Wednesday, March 4, 2015
Wednesday, February 25, 2015
Now that the situation in Greece has calmed down somewhat, we can turn our attention back to the sluggish United States economy. I am not going to attempt to parse Fed Chair Yellen's comments, but I would tend to discount the details. My view is that the Fed is analytically rudderless, and they are in the unenviable situation of making policy up as they go along. There are a number of cliffs over which the U.S. economy can tumble, but the base case remains that the Fed may begin to hike rates at some point in 2015. The question is how many rate hikes will occur before the next set of emergency rate cuts will be required.
Sunday, February 22, 2015
Friday, February 20, 2015
Sam and Janet go to College, by Professor Roger Farmer. The original impetus for that article was to respond to comments I made earlier. I have looked at the papers he suggested, and I am still circling back to roughly where I was earlier with regards to overlapping generations (OLG) models. I still have not found any OLG models which meet my fairly strong criteria for what constitutes a useful economic model for analysing fiscal policy. I explain those criteria here, as I did not want to spam his website with a 1000 word comment. Since the literature is huge, and I do not have access to an academic library, that does not mean such models do not exist. I am simply unaware of them. But they are certainly well hidden from the public domain. Moreover, I have my doubts about the analytical tractability of such models.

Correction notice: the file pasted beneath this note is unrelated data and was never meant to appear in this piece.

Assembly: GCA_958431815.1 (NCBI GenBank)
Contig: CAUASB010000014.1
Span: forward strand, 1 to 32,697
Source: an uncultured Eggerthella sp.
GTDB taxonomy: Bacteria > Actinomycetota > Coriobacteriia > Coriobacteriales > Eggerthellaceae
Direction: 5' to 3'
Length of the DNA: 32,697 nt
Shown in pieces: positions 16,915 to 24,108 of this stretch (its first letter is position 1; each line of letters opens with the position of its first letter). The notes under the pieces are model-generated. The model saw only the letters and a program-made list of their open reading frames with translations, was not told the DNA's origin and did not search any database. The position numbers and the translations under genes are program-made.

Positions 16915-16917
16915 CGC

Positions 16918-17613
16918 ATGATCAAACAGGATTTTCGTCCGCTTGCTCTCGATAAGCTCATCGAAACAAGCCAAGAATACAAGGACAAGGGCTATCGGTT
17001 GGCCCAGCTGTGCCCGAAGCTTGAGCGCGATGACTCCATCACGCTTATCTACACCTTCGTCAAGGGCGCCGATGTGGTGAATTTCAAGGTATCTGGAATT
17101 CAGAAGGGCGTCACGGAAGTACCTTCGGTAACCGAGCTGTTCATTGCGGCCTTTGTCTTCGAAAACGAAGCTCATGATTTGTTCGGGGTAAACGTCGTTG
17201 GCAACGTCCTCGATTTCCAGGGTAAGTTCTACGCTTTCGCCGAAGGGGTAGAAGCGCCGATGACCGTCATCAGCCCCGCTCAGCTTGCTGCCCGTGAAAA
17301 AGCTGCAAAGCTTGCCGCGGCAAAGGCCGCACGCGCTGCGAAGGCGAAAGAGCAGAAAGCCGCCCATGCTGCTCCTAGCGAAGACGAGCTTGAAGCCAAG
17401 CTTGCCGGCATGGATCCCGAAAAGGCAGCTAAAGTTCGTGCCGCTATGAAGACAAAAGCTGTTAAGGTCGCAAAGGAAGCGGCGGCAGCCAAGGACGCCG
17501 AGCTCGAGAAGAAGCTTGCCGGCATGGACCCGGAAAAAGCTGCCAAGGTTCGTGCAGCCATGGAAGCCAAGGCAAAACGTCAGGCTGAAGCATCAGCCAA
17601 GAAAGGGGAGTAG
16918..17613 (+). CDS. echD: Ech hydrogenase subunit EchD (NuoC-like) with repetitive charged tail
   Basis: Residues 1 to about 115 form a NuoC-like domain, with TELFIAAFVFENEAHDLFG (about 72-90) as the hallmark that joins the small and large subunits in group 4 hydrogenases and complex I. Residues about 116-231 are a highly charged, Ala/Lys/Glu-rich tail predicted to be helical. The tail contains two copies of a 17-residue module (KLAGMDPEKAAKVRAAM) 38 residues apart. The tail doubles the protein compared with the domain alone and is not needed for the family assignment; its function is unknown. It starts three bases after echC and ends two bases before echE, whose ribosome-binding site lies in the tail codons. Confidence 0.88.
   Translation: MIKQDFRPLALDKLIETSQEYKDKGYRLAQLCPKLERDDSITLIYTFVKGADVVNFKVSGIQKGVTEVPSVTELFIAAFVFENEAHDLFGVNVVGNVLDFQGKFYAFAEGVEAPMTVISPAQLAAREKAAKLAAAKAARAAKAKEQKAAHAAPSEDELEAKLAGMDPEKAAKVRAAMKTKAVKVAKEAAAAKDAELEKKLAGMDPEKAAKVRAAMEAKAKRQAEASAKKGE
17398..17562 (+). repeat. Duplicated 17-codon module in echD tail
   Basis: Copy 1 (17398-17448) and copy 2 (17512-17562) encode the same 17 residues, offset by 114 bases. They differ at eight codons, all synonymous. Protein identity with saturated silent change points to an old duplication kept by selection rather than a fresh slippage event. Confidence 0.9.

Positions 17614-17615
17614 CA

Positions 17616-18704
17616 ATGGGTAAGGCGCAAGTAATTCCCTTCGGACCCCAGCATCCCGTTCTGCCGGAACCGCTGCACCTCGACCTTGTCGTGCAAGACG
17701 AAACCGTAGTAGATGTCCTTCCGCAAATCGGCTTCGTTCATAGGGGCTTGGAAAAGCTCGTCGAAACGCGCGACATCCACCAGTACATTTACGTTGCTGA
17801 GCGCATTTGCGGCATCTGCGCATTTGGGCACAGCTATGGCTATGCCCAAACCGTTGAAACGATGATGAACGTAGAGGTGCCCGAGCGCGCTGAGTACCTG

Tuesday, February 17, 2015
Sunday, February 15, 2015
Post-Keynesian Economics: New Foundations by Marc Lavoie is a masterful overview of post-Keynesian economic thought. It is an academic text, and it is aimed at readers with a good understanding of economics already under their belt. Within the text, he draws upon the different schools of thought that comprise post-Keynesian economics, and shows that they provide a coherent understanding of macroeconomics.It is an excellent resource for those who aim to have a detailed understanding of economic thought.
Friday, February 13, 2015
previous article, I realise that it is possibly unclear what the "debt burden" debate is about. I provided links, but my feeling is that the linked articles are probably more complex than necessary. In this article, I provide a quick primer on the debate, without attempting to answer which side is right.